Taylor DesRosiers was a competitive swimmer throughout her life, always fit. But in her first year of medical school, she realized that had changed – she was at an unhealthy weight.
The rigors of her education had piled on top of two rough years in which she went through a broken-off engagement and supporting her mother through a health scare. During a course on obesity, she realized, according to body mass index charts, she was obese herself.
“It just kind of hit me: I need to make a large change,” DesRosiers said.
She had some support in doing that: Two fellow Johns Hopkins University students recently launched the Patient Promise, a program that aims to ensure that health professionals do as they tell patients when it comes to healthy lifestyles. It is one of many similar programs to arise in the industry as health professionals seek to tackle rising obesity rates nationwide by starting with themselves.
Research has shown that healthy lifestyle choices on the part of physicians can translate into better care for obese patients. That care is important as the health industry seeks to tackle the rising costs of care, particularly for many chronic conditions that can stem from obesity.
About 36 percent of adults in the United States are obese, according to the Centers for Disease Control and Prevention. For a 5-foot-4-inch adult, a weight above 174 pounds is considered obese, while a 5-foot-9-inch person weighing 203 or more would qualify, for example. Obesity-related conditions such as heart disease, stroke, diabetes and some types of cancer are among the leading causes of death.
Hopkins students Shiv Gaglani and David Gatz started talking about the idea behind the Patient Promise early this year, realizing that their career choices were taking a toll on their health.
“Our own healthy-lifestyle behaviors were going out the window,” Gaglani said, given time spent sedentary in classes or studying and busy schedules that leave little room for exercise or healthy cooking. “It’s sort of a sacrificial career. By sacrificing our own health, we would become potentially less effective as clinicians because we wouldn’t be credible.”
The pair got about a dozen students together, including DesRosiers, to draft the Patient Promise, and they launched it in June. Within a few weeks, 300 medical professionals and students across the country had signed it, and the organizers plan to raise that to a few thousand eventually.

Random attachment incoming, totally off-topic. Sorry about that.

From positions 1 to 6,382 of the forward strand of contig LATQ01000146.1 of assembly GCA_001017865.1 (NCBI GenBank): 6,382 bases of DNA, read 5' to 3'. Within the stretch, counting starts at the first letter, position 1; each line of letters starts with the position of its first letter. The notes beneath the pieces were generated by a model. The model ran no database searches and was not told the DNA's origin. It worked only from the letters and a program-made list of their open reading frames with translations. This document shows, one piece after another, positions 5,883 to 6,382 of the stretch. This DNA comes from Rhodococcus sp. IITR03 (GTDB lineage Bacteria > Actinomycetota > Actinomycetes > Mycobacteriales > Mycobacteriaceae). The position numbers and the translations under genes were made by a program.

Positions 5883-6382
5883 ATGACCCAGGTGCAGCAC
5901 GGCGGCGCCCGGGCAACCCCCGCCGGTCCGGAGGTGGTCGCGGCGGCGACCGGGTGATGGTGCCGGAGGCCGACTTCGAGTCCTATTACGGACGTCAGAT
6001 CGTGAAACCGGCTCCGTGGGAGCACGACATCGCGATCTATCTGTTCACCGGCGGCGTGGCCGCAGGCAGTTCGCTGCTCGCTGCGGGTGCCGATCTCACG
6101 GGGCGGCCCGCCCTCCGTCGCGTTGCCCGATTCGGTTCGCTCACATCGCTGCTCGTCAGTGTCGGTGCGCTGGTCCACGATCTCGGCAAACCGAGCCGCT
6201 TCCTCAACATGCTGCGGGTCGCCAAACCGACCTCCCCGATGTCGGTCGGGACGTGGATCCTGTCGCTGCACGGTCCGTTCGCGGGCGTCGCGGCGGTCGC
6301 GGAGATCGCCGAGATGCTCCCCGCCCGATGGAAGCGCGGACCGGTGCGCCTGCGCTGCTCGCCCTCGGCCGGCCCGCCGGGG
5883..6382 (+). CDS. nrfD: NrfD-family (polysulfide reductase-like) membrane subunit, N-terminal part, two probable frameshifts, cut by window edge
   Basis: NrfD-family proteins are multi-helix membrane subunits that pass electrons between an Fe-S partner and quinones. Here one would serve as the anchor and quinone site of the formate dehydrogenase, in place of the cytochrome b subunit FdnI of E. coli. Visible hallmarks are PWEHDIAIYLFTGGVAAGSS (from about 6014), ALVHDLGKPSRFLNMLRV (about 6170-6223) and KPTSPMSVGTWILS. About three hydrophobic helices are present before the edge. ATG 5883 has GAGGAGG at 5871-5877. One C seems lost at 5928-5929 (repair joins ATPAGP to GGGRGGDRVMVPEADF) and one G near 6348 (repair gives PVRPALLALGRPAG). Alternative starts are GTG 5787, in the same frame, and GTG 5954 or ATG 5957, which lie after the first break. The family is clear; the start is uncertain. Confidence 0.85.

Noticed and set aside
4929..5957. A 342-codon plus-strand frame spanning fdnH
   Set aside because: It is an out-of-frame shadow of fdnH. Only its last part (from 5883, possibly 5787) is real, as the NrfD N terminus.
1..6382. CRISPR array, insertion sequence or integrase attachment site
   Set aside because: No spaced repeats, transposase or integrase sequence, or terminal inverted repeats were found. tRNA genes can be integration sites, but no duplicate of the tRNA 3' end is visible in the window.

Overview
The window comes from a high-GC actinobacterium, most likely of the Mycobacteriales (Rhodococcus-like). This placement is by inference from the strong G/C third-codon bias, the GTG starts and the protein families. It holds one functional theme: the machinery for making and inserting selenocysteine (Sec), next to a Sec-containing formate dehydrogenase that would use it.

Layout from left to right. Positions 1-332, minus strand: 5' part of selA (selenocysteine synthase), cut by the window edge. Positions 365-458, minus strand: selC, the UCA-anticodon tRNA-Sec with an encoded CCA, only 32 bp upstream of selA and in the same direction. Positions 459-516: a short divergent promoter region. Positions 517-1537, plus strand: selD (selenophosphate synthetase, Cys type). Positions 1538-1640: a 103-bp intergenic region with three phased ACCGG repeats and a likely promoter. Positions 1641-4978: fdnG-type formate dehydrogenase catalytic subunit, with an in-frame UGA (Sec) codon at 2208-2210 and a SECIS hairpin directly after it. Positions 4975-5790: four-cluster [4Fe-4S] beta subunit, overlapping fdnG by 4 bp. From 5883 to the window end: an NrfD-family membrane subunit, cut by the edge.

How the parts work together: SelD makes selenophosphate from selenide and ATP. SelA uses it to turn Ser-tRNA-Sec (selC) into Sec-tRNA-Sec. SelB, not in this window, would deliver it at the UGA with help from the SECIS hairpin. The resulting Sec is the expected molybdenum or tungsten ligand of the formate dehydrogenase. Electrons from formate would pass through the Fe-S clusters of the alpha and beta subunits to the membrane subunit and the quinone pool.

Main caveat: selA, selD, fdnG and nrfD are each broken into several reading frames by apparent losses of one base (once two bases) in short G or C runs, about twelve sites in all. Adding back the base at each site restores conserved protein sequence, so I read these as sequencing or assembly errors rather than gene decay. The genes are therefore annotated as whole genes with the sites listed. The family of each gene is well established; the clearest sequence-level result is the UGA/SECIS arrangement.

The organizers are urging signers to form chapters at their own medical institutions to promote accountability to the promise.
For DesRosiers, it meant losing 30 pounds as she focused more on exercising and eating right, training for a triathlon and running a “Tough Mudder” race along the way.
Others have similar ambitions – and similar hurdles. Hershaw Davis Jr., a nurse in the emergency department at Johns Hopkins Hospital, is striving to lose 50 to 60 pounds as part of the American Nurses Association’s Healthy Nurse program.
Working in the emergency room, 12-hour weekend overnight shifts often mean little chance for healthy eating choices, Davis said. The few food options available at 4 a.m. are often greasy, but tempting.
“Hopkins has put healthy options in the vending machines, but it’s still easy to pick a candy bar,” Davis said.
That’s why the nurses association is seeking to empower its members to be role models for patients, said Suzy Harrington, the association’s director of health, safety and wellness.
“We are human; we have the same obesity issues,” Harrington said. While habits like tobacco use are rare among nurses, nutrition and fitness are a challenge, and the association is also seeking to promote habits like regular mammograms and use of sunscreen, bicycle helmets and seat belts.
At the University of Maryland Medical Center, staff are promoting a “Step Up to Good Health” program that includes promoting regular walks and “biggest loser” contests, making it easier for staff to bike to work, and encouraging staff to visit a Tuesday farmers’ market outside the hospital for fresh fruit and vegetables, said Christine Byerly, a registered nurse there.
A study the Hopkins students cited as a foundation for the Patient Promise shows the value of such behaviors benefits more than medical staff. Published in the research journal Obesity in January, the research found that physicians were more likely to initiate a weight loss conversation with a patient if the physician weighed no more, or less, than the patient.
Health professionals are hopeful that those findings apply to more than just physicians, and that they prompt patients to make similar strides in weight loss.
“I feel very comfortable now saying to Mr. So-and-so, ‘You seem to be struggling with your weight; let’s have a conversation about that. I understand your struggle,’? ” DesRosiers said. “It fortifies trust in the patient-physician relationship.”